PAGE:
January 1939: "Man on Snowshoes Runs Down Wolves" George White of Alvwood, brought four wolf hides to Blackduck, having run the animals down with the aid of a pair of snowshoes. The snow is so deep that a wolf has a difficult time in running away and a man on snowshoes can overtake them with a revolver according to Mr. White. He brought the four wolf pelts to Blackduck to secure seals from the local game warden. Each wolf brings a bounty of fifteen dollars. and the hides are worth from five to seven dollars each.
July 1939: "Club House at Golf Course" Finished except for some seedling, the new nine-hole 70 acre Blackduck Golf Course was sponsored by the Blackduck City Council and constructed by the WPA. The one-story clubhouse is 25 x 30 feet with a full basement and contains a lounge, complete with brick fireplace, dining room, and kitchen, locker rooms, showers, and a sewage disposal unit. Total cost of the project was $35,235.00. The course is about one mile west from the center of town.
May 1940: "Coast-to-Coast to Open Here" A new store will open its doors to the public in Blackduck. The new business venture, a Coast-to-Coast Store, is owned and will be operated by Vern Hickerson of Bemidji. The owner and his assistants have been busy arranging the interior of the store and getting the big stock in place and on display. The fixtures are the latest type steel shelving, bins, and display tables with glass partitions. The entire interior of the store presents a very modern and striking appearance.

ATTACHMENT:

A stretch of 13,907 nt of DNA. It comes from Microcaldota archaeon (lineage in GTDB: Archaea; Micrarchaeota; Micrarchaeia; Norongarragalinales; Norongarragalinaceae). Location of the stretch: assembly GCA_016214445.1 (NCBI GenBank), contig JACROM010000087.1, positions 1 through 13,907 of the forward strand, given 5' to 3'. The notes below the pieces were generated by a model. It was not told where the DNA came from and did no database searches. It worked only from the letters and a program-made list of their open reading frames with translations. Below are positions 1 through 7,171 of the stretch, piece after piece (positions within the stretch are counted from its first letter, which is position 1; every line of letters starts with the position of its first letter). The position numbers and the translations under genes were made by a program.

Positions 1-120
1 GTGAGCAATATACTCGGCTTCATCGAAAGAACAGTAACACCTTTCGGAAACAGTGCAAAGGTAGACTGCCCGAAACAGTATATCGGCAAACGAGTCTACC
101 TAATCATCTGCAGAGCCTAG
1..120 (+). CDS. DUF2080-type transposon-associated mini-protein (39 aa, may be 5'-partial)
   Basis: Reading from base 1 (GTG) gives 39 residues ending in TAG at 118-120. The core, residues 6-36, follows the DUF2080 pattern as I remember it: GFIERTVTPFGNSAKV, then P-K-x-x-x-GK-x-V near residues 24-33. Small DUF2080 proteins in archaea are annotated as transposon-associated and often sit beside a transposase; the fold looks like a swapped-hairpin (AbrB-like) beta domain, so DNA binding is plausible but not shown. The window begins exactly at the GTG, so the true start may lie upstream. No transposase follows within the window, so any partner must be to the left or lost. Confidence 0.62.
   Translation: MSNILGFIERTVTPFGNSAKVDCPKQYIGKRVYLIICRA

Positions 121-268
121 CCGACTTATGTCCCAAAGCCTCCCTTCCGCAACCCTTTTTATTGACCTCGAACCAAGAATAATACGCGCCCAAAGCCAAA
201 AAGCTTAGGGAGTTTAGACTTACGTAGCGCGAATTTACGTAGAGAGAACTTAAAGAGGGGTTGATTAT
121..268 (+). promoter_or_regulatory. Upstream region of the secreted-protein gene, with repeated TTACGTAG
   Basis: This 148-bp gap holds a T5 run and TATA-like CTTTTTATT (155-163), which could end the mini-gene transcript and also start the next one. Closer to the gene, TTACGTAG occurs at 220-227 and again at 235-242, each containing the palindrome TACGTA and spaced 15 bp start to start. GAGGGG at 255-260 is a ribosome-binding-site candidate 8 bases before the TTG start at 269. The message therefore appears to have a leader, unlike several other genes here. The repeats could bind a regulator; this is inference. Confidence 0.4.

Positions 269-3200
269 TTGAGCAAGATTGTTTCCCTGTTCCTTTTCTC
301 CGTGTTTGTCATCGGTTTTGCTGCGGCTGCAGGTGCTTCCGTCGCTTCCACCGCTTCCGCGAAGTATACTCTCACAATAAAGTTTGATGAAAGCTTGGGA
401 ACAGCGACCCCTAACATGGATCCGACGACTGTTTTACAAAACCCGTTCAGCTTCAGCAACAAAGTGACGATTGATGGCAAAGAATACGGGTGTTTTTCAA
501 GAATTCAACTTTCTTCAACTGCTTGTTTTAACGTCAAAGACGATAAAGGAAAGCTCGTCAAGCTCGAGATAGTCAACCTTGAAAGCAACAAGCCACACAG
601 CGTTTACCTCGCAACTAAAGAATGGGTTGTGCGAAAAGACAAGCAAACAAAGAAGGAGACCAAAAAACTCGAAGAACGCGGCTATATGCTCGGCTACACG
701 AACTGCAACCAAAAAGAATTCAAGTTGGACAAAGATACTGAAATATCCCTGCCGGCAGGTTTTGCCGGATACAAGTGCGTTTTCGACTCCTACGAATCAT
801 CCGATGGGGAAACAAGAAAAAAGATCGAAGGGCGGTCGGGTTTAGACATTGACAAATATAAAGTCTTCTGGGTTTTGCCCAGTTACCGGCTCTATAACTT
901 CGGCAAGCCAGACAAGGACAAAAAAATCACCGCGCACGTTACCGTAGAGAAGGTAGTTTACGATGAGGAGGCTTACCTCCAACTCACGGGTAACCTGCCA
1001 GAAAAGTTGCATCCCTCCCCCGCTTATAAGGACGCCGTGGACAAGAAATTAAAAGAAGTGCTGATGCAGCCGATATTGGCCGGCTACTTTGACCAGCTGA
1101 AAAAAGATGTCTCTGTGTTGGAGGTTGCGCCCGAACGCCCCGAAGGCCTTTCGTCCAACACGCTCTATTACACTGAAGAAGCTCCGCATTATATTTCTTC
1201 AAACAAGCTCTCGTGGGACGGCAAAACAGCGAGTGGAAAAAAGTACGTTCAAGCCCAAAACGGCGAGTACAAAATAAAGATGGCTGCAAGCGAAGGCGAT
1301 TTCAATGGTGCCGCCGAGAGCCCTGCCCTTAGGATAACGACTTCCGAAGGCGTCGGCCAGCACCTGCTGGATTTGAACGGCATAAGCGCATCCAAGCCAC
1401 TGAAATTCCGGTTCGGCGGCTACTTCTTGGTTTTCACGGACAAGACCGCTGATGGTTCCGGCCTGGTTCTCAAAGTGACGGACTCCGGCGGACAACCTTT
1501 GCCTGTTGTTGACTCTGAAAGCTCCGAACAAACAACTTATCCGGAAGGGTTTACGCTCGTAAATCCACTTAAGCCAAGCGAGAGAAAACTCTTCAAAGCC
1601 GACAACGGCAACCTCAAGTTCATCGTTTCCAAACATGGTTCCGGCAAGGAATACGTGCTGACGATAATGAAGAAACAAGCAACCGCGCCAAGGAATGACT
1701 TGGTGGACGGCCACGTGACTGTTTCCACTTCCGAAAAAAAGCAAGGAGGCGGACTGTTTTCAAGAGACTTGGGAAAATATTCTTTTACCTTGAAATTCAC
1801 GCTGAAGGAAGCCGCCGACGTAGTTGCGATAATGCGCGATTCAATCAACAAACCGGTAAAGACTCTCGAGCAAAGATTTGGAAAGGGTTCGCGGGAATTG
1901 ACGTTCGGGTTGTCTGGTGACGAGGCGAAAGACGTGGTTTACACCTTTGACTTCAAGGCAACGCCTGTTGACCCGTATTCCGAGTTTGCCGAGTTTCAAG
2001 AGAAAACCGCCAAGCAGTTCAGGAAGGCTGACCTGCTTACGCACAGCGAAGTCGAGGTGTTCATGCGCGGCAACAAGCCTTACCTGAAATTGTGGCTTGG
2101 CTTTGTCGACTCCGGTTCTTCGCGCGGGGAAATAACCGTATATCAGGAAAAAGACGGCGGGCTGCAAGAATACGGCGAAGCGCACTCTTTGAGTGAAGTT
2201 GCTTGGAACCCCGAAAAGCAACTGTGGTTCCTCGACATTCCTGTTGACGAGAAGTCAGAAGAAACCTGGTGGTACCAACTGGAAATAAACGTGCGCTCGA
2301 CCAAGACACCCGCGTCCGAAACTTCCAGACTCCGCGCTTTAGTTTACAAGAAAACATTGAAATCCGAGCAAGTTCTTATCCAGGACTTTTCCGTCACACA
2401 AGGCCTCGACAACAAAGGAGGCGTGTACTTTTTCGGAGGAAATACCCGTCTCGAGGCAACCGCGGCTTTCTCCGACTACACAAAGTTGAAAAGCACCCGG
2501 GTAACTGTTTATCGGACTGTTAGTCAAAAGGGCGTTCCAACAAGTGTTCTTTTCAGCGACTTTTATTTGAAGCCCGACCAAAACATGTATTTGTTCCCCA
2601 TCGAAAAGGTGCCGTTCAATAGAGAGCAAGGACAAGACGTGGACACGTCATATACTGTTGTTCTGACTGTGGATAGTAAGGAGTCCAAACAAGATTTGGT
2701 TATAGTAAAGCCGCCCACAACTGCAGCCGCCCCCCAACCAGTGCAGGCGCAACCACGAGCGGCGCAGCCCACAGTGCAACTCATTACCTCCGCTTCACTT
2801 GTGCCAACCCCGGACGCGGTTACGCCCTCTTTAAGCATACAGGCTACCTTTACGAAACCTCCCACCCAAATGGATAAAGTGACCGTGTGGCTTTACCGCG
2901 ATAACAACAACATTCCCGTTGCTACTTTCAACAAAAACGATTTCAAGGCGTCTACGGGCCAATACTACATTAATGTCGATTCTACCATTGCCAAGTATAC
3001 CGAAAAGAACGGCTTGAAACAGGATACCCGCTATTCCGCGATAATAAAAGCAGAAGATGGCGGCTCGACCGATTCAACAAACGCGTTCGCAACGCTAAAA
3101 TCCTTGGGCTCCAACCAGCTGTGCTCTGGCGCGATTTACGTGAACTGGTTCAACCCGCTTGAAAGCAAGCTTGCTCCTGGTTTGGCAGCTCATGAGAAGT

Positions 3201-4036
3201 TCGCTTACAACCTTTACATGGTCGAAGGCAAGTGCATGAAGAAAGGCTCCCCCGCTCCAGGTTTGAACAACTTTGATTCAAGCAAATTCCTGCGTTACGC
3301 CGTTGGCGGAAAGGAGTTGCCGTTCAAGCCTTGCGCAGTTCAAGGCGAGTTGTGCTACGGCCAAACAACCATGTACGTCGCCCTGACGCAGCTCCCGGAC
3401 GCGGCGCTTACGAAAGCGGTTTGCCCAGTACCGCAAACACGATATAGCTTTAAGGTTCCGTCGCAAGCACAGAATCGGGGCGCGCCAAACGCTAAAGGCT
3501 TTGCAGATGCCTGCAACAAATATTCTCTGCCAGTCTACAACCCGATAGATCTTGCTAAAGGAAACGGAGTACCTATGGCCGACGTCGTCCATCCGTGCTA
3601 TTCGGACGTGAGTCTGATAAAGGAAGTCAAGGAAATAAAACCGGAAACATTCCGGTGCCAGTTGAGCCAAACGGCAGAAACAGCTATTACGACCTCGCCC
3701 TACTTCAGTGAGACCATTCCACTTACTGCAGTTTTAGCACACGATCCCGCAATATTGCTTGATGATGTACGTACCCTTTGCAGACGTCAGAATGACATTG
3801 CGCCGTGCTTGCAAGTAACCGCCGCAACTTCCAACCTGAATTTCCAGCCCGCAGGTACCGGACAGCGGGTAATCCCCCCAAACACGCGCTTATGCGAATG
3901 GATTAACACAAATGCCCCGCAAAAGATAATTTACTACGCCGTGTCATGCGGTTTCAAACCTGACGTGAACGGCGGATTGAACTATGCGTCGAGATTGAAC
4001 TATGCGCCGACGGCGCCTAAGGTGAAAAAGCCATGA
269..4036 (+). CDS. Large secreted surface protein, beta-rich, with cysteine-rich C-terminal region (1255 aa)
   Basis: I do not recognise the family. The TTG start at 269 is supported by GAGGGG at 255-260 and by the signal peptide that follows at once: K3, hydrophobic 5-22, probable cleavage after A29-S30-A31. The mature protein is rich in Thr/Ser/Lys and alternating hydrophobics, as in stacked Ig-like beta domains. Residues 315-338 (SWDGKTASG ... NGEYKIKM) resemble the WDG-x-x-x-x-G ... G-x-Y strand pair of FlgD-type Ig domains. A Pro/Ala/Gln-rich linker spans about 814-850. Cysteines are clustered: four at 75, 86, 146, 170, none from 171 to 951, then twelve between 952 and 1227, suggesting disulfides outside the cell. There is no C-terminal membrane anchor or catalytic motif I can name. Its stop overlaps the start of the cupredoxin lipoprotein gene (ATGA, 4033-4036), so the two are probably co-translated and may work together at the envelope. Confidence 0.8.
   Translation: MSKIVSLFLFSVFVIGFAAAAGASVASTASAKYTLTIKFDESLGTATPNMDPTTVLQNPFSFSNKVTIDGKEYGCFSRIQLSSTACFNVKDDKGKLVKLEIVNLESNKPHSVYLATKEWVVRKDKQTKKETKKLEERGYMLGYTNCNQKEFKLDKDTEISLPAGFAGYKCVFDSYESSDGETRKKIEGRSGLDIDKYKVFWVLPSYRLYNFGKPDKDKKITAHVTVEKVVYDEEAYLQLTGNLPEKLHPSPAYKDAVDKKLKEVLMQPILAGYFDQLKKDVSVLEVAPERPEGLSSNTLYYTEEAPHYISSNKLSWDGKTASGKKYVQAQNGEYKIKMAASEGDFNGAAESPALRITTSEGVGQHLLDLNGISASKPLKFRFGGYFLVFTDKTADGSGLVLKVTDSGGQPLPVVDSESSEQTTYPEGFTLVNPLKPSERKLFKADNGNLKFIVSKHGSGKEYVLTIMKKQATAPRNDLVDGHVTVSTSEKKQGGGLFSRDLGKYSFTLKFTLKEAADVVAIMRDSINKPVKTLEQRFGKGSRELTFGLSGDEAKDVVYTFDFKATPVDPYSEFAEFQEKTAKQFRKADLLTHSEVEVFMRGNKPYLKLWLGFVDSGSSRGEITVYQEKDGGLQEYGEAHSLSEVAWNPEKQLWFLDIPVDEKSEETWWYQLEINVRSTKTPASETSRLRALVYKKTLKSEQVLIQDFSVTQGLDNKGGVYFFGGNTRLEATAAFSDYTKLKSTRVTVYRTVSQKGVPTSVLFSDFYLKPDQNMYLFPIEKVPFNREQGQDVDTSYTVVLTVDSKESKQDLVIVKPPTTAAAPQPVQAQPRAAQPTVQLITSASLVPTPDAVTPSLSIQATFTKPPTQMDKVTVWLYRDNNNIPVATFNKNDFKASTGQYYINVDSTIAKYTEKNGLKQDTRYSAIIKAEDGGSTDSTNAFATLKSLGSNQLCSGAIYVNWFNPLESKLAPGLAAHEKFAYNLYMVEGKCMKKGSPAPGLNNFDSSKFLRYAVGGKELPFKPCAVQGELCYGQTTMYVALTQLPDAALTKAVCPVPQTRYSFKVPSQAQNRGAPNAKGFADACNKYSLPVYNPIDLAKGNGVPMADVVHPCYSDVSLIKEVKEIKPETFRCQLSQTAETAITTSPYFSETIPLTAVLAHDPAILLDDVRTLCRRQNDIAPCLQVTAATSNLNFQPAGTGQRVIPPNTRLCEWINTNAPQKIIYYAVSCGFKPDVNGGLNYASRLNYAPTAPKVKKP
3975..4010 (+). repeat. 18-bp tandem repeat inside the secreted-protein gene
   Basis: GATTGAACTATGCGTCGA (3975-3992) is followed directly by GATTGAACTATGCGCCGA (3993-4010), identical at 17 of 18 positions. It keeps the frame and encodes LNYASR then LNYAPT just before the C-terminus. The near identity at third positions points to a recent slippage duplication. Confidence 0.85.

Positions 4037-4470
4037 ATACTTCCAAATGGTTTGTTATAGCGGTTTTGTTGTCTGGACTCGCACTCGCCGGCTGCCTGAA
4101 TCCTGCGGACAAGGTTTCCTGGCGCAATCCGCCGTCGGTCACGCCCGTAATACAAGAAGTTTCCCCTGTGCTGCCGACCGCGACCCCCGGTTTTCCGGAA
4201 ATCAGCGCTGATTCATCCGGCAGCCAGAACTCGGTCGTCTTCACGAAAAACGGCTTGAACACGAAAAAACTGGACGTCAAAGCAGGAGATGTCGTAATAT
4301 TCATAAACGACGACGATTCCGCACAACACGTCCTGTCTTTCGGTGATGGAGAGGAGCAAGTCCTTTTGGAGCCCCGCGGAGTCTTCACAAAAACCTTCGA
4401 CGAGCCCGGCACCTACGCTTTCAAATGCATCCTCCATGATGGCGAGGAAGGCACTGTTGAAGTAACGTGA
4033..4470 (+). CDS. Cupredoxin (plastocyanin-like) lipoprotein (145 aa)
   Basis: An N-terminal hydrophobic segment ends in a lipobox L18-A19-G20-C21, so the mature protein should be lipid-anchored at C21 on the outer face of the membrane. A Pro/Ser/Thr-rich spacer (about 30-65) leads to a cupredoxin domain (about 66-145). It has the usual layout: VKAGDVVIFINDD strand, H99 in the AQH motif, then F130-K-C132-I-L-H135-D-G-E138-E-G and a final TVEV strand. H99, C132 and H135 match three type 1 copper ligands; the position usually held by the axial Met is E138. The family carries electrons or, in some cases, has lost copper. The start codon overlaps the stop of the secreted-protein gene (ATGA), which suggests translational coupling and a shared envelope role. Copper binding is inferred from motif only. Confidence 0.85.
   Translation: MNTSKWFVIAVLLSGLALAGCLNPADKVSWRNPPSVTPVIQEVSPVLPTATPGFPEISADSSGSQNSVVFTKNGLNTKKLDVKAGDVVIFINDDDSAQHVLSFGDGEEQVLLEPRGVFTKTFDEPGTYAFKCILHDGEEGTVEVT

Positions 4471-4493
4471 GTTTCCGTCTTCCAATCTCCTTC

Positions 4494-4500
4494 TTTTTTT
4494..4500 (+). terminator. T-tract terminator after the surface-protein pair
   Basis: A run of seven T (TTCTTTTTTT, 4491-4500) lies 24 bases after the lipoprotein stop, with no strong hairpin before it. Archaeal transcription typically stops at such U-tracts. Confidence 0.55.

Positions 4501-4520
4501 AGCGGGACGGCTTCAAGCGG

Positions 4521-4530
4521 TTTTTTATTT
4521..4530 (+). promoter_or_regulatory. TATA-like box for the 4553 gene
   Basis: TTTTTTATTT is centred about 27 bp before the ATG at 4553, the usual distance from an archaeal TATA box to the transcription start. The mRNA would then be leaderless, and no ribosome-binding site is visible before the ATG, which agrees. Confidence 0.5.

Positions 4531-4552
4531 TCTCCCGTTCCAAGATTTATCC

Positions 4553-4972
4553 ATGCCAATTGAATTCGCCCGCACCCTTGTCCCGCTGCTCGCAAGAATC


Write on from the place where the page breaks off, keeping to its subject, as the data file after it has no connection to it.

August 1940: "Military Planes Flew Over Blackduck" The threat of war and preparation for defense of the country were brought a little closer to home when military planes flew over town. A flight of three planes in military formation caused many residents to scan the skies. The flight is a part of the Army maneuvers taking place this month at Camp Ripley.
September 1940: Minnesota men between the ages of 21 and 35 inclusive, will register at their regular voting places for possible military service, and will have from 7:00 a.m. to 9:00 p.m. October 16, to give the required information. Governor Stassen was sending out letters asking that persons who have been recommended for the permanent draft boards which will function following registration October 16, will volunteer their services. There will be about 800 draft board members in Minnesota.
LIFE IN THE BLACKDUCK
The New Year message in the Blackduck American for 1941 is a poignant reminder of the uncertainty and often cloudy conditions of peace in the world: "How can we bear to say "Happy New Year" when there is so much misery in the world? Look at Europe, the Far East, at South America, at our own Country..... hunger, death, war, unemployment, politics..... it seems that the world is mad. These are the homely things that are stuff of which life is made. Birth and life; kindness, courage, and faith..... these things by far outweigh death, hate, and cynicism, and they always will triumph."
The Armistice Day Storm in 1940 and the roaring blizzard on March 15, 1941 paralyzed much of Minnesota resulting in a number of deaths from exposure after being stranded on roadways. The death toll of livestock, cattle and sheep, was staggering. Those blizzards had no parallel previously or since in this area. Recovery was slow due to lack of appropriate equipment or technology.